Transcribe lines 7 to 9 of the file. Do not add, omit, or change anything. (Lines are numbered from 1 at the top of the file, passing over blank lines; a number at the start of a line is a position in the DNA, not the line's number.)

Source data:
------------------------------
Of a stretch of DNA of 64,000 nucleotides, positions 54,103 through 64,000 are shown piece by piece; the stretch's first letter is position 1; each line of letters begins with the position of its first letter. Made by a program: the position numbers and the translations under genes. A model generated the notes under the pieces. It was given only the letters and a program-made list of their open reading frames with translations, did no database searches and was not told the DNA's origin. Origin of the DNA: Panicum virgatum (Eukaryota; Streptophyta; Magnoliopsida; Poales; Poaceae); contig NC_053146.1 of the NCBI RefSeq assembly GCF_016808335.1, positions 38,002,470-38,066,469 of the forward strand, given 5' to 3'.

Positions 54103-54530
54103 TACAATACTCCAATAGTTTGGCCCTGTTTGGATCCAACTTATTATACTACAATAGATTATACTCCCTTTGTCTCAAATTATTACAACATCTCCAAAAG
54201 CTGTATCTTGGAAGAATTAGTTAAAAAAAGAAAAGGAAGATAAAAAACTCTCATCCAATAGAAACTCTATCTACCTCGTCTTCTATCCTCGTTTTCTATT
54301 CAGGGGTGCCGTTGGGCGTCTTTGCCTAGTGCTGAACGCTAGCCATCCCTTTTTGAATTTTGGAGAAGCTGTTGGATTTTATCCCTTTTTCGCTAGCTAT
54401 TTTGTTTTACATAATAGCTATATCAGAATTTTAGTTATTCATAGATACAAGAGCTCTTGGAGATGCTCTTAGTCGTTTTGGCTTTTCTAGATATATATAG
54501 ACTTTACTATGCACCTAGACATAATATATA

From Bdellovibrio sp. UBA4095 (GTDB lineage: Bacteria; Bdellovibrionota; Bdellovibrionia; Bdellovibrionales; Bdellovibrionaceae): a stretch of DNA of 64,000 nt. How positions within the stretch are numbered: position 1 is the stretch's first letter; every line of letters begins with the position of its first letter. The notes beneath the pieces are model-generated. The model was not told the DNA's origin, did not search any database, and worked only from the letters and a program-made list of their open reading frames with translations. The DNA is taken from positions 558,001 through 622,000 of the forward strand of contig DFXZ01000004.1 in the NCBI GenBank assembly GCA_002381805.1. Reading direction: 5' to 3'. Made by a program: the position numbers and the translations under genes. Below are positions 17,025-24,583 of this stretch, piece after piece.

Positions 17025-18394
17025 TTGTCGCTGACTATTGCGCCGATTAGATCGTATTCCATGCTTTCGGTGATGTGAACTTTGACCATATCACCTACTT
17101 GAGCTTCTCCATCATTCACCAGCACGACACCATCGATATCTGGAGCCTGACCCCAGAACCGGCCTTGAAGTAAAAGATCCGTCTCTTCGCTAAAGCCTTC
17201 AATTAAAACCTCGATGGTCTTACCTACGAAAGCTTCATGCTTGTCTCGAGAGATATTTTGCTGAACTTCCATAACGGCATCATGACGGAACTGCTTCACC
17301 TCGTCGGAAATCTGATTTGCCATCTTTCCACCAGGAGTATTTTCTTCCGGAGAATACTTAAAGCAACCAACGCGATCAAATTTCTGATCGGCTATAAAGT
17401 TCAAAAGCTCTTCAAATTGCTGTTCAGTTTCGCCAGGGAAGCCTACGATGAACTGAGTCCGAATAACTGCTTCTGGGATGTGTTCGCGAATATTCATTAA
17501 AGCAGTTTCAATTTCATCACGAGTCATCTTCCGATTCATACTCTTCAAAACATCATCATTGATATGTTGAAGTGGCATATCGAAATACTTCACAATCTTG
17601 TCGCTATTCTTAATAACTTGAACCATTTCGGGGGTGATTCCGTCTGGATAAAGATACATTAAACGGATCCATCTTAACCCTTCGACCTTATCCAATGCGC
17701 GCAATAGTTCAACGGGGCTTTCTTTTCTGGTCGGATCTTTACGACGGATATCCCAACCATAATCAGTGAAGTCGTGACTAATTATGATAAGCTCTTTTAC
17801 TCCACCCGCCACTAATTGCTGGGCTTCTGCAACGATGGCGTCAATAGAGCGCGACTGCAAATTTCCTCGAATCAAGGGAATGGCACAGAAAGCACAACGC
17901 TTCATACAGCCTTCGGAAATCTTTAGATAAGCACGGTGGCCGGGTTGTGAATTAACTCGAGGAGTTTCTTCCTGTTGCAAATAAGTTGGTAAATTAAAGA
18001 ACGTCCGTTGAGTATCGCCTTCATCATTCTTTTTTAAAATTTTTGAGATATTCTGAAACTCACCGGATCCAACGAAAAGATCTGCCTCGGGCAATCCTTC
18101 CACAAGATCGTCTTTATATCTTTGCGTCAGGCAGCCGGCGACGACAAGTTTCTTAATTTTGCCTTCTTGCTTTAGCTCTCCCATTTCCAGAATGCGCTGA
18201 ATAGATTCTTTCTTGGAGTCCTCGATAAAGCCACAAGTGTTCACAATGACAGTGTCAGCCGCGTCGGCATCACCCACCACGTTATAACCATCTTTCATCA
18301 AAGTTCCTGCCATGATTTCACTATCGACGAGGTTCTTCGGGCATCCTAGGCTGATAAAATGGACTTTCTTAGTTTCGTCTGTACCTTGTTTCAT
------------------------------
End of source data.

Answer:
54501 ACTTTACTATGCACCTAGACATAATATATA

From Bdellovibrio sp. UBA4095 (GTDB lineage: Bacteria; Bdellovibrionota; Bdellovibrionia; Bdellovibrionales; Bdellovibrionaceae): a stretch of DNA of 64,000 nt. How positions within the stretch are numbered: position 1 is the stretch's first letter; every line of letters begins with the position of its first letter. The notes beneath the pieces are model-generated. The model was not told the DNA's origin, did not search any database, and worked only from the letters and a program-made list of their open reading frames with translations. The DNA is taken from positions 558,001 through 622,000 of the forward strand of contig DFXZ01000004.1 in the NCBI GenBank assembly GCA_002381805.1. Reading direction: 5' to 3'. Made by a program: the position numbers and the translations under genes. Below are positions 17,025-24,583 of this stretch, piece after piece.

Positions 17025-18394